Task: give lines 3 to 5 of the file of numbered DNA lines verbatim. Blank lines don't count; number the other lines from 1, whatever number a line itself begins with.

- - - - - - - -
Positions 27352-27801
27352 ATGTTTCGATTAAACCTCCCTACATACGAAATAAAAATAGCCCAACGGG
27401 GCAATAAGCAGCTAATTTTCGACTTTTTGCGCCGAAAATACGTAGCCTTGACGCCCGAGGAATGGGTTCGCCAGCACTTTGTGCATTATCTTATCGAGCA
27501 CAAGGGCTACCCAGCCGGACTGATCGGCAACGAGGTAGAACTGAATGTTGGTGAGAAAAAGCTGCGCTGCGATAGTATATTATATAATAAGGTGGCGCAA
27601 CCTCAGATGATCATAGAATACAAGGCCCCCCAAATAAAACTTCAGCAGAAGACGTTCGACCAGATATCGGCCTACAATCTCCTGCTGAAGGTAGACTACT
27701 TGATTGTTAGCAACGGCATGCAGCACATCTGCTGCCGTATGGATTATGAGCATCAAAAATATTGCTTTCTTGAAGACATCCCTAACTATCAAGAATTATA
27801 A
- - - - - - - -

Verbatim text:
27401 GCAATAAGCAGCTAATTTTCGACTTTTTGCGCCGAAAATACGTAGCCTTGACGCCCGAGGAATGGGTTCGCCAGCACTTTGTGCATTATCTTATCGAGCA
27501 CAAGGGCTACCCAGCCGGACTGATCGGCAACGAGGTAGAACTGAATGTTGGTGAGAAAAAGCTGCGCTGCGATAGTATATTATATAATAAGGTGGCGCAA
27601 CCTCAGATGATCATAGAATACAAGGCCCCCCAAATAAAACTTCAGCAGAAGACGTTCGACCAGATATCGGCCTACAATCTCCTGCTGAAGGTAGACTACT